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IN MEMORIAM: `Something rich and strange`

April 25, 2010

Around 1610, William Shakespeare wrote one of his last plays, The Tempest. Unlike most of his other plays, this one takes place on just one location, which is an enchanted island. The plot is complex and involves flashbacks.

So, how do we explain the fact that if we were to unravel the complex plot and rearrange incidents in a plain chronological order, they would turn out to be the same as the stories of the seven heroines narrated by Shah Abdul Latif Bhittai of Sindh nearly 100 years after The Tempest?

There is not the slightest possibility that Bhittai was familiar with The Tempest. Besides, the stories of the seven heroines were written at different points in the life of the Sindhi poet and even in the authoritative edition of his Risalo they are interspersed with other stories. The similarities compel us to look elsewhere for an answer, but first we should know what the similarities are.

Shakespeare's play begins with a storm at the sea, however, as we learn in the next scene, the conflict had started 12 years before when Prospero, the duke of Milan, became preoccupied with his books and his brother Antonio usurped the throne. Prospero, with his infant daughter Miranda and some of his books, was left to perish in the sea.

The first of the seven heroines of Bhittai is Sohni, who drowns in the river but according to the Sufi her drowning is a seeming disaster only. In reality, it is a union which she had been seeking with all her heart.

Prospero lands on an uninhabited island but with his art he tames the unseen forces of the place and liberates Ariel, the free spirit confined by a dreadful witch long ago.

Bhittai's second heroine is Sassi, who wanders in the desert until the sands split open on her asking and lawless bandits are reformed under her influence — although Sassi pays a greater cost for her achievements than does Prospero; Sassi has to die.

The third major conflict in The Tempest occurs when Prospero's daughter Miranda comes of age. Caliban, an uncouth creature who is the opposite of Ariel in every way, attempts to molest the maiden who had been teaching him language.

The culprit is punished by Prospero. The nature of this conflict is not unlike what happens in the story of the third heroine of Bhittai, Leelan, whose love for her husband Chanesar takes second place to her lust for material gains.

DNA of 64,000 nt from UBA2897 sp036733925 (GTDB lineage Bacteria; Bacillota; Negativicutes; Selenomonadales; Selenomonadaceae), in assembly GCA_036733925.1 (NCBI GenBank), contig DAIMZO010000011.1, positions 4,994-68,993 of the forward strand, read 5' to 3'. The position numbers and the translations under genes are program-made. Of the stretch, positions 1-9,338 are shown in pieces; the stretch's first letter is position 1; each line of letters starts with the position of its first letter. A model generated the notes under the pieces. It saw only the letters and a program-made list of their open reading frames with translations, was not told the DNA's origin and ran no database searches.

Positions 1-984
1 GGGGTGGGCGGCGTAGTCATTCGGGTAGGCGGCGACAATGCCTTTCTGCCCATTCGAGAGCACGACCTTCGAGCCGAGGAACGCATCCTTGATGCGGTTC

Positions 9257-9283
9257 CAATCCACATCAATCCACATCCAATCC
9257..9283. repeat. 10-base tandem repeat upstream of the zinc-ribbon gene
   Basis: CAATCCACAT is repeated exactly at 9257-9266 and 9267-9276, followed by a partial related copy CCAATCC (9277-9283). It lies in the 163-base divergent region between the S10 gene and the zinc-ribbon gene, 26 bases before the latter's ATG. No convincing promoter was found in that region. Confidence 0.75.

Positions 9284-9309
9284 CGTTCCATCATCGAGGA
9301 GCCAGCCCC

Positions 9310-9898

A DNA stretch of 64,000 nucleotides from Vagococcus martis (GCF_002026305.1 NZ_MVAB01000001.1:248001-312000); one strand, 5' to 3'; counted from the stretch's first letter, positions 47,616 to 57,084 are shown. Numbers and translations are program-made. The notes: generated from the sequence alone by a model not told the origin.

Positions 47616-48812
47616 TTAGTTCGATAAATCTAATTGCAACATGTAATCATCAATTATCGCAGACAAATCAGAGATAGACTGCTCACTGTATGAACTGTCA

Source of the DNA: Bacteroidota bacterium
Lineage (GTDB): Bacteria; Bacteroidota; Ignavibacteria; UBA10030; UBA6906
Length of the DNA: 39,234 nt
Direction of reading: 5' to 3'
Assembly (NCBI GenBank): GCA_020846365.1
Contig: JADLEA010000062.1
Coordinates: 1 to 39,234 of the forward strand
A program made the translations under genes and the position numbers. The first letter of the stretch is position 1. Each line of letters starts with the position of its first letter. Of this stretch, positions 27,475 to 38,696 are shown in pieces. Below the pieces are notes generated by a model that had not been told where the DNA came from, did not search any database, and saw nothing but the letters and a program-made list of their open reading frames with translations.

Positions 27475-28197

Beyond these first three conflicts, the parallels between The Tempest and the seven heroines of Risalo become more marked.

The fourth conflict in the play involves Ferdinand, the prince of Naples, and Miranda. In order to marry Miranda the prince goes through a series of tests proposed by her father. That is basically the substance of the story of the fourth heroine of Bhittai, Moomal, whose lover Rano passes through several tests in order to marry her.

The fifth conflict in the play involves the good-hearted courtier Gonzalo who finds in the natural beauty of the island the possibility of a perfect world not unlike Bhittai's fifth heroine Marvi, who remembers the flowering of spring in her native village in a very similar manner.

The sixth conflict in the play is a conspiracy by two servants of the King of Naples to kill Prospero and take over his island. When the conspirators arrive at Prospero's cell, they forget their real purpose in their lust for putting on flashy costumes left there by Prospero for the very purpose of distracting them.

The moral is not unlike that of the story of the sixth heroine of Bhittai, the fisherwoman Nuri, who chooses not to put on the flashy costumes of the palace and thus succeeds where the lesser characters of The Tempest fail.

The climax of the play involves the appearance of spirits claiming to be 'ministers of fate', repentance by the sinners, coming back to life of characters long presumed to be dead and a union that promises the birth of a brave new world. All these elements can be found in the complex and, in some ways, jarring story of Sorath, the seventh heroine of Bhittai

At dawn, the bard plays music soft and sweet;

King in his palace with it is pleased;

'O musician! Come and play again that strain,

That I may give away this head,' he says.

So, how do we explain the similarity between the works of two great poets from different cultures who never knew each other? It seems that despite all their richness, the diverse approaches of modern literary criticism have not even touched upon the outer fringes of the kind of unity of human existence that is reflected in uncanny observations like the one presented here.

Perhaps we can make some use of another sort of poetics that was once worked out in elaborate detail by such great masters as the 12th century Persian poet Nezami Ganjavi (1141-1209), to whom such similarities between Shakespeare and Bhittai would not have seemed unusual at all.

On the contrary, Nezami might have smiled and quoted from his Haft Paykar (Seven Beauties) 'Language, if its soul is untainted, is the keeper of the treasury of the unseen it knows the story that has not been heard and reads the book that has not been written.'